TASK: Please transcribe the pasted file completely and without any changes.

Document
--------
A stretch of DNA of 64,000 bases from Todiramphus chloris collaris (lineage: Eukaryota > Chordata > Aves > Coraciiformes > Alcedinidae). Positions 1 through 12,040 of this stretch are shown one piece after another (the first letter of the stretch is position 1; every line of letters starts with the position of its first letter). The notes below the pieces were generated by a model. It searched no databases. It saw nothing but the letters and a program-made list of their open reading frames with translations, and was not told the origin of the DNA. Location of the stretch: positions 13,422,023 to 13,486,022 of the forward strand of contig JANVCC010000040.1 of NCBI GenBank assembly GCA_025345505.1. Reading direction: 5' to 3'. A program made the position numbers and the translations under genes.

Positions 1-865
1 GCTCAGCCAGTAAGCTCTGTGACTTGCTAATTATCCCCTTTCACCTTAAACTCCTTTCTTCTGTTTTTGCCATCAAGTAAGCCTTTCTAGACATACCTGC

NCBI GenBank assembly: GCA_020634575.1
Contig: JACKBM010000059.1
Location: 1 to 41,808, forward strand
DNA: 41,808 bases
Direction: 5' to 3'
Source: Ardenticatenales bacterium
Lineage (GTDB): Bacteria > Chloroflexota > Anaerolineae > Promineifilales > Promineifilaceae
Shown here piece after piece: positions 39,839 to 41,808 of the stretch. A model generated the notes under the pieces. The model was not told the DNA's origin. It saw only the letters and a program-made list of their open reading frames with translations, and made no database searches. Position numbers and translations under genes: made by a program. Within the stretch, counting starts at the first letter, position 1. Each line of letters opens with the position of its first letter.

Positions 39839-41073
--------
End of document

A stretch of DNA of 64,000 bases from Todiramphus chloris collaris (lineage: Eukaryota > Chordata > Aves > Coraciiformes > Alcedinidae). Positions 1 through 12,040 of this stretch are shown one piece after another (the first letter of the stretch is position 1; every line of letters starts with the position of its first letter). The notes below the pieces were generated by a model. It searched no databases. It saw nothing but the letters and a program-made list of their open reading frames with translations, and was not told the origin of the DNA. Location of the stretch: positions 13,422,023 to 13,486,022 of the forward strand of contig JANVCC010000040.1 of NCBI GenBank assembly GCA_025345505.1. Reading direction: 5' to 3'. A program made the position numbers and the translations under genes.

Positions 1-865
1 GCTCAGCCAGTAAGCTCTGTGACTTGCTAATTATCCCCTTTCACCTTAAACTCCTTTCTTCTGTTTTTGCCATCAAGTAAGCCTTTCTAGACATACCTGC

NCBI GenBank assembly: GCA_020634575.1
Contig: JACKBM010000059.1
Location: 1 to 41,808, forward strand
DNA: 41,808 bases
Direction: 5' to 3'
Source: Ardenticatenales bacterium
Lineage (GTDB): Bacteria > Chloroflexota > Anaerolineae > Promineifilales > Promineifilaceae
Shown here piece after piece: positions 39,839 to 41,808 of the stretch. A model generated the notes under the pieces. The model was not told the DNA's origin. It saw only the letters and a program-made list of their open reading frames with translations, and made no database searches. Position numbers and translations under genes: made by a program. Within the stretch, counting starts at the first letter, position 1. Each line of letters opens with the position of its first letter.

Positions 39839-41073